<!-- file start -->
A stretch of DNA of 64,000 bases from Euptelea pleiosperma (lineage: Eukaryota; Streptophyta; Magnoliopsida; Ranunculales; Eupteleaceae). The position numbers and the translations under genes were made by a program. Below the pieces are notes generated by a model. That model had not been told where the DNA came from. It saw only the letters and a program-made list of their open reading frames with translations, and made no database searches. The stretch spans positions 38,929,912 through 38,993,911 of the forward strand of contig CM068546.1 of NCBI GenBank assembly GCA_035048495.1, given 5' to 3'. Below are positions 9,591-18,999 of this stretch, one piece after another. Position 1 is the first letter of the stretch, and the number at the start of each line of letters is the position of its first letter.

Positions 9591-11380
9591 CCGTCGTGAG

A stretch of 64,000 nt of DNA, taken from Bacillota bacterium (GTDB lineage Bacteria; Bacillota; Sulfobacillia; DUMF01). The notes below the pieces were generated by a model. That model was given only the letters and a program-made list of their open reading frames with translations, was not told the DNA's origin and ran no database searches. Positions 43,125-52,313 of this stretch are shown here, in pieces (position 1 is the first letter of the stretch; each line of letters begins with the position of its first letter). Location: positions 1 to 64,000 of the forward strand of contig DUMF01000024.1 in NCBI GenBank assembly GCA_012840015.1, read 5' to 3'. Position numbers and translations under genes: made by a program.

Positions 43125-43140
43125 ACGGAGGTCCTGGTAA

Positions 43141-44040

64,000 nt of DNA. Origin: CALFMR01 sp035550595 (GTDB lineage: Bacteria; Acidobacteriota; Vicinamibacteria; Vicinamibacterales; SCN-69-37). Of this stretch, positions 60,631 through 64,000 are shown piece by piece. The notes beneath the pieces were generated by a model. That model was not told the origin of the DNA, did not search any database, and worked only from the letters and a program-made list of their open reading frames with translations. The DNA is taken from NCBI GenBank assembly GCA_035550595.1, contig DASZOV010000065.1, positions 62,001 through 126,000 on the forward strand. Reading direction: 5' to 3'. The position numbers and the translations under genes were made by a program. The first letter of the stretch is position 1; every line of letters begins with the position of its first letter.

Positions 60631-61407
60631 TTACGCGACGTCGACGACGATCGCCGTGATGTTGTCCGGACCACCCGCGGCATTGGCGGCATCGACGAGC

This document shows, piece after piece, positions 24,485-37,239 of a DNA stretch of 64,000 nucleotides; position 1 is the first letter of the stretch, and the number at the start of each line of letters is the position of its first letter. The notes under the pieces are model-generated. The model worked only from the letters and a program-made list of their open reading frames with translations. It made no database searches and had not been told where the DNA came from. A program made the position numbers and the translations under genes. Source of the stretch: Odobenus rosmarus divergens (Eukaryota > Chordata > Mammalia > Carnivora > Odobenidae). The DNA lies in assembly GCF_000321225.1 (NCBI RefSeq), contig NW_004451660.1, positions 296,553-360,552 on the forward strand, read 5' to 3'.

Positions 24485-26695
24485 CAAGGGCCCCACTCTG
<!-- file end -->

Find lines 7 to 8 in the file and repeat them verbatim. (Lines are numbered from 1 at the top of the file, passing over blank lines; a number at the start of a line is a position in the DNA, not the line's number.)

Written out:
Positions 43141-44040

64,000 nt of DNA. Origin: CALFMR01 sp035550595 (GTDB lineage: Bacteria; Acidobacteriota; Vicinamibacteria; Vicinamibacterales; SCN-69-37). Of this stretch, positions 60,631 through 64,000 are shown piece by piece. The notes beneath the pieces were generated by a model. That model was not told the origin of the DNA, did not search any database, and worked only from the letters and a program-made list of their open reading frames with translations. The DNA is taken from NCBI GenBank assembly GCA_035550595.1, contig DASZOV010000065.1, positions 62,001 through 126,000 on the forward strand. Reading direction: 5' to 3'. The position numbers and the translations under genes were made by a program. The first letter of the stretch is position 1; every line of letters begins with the position of its first letter.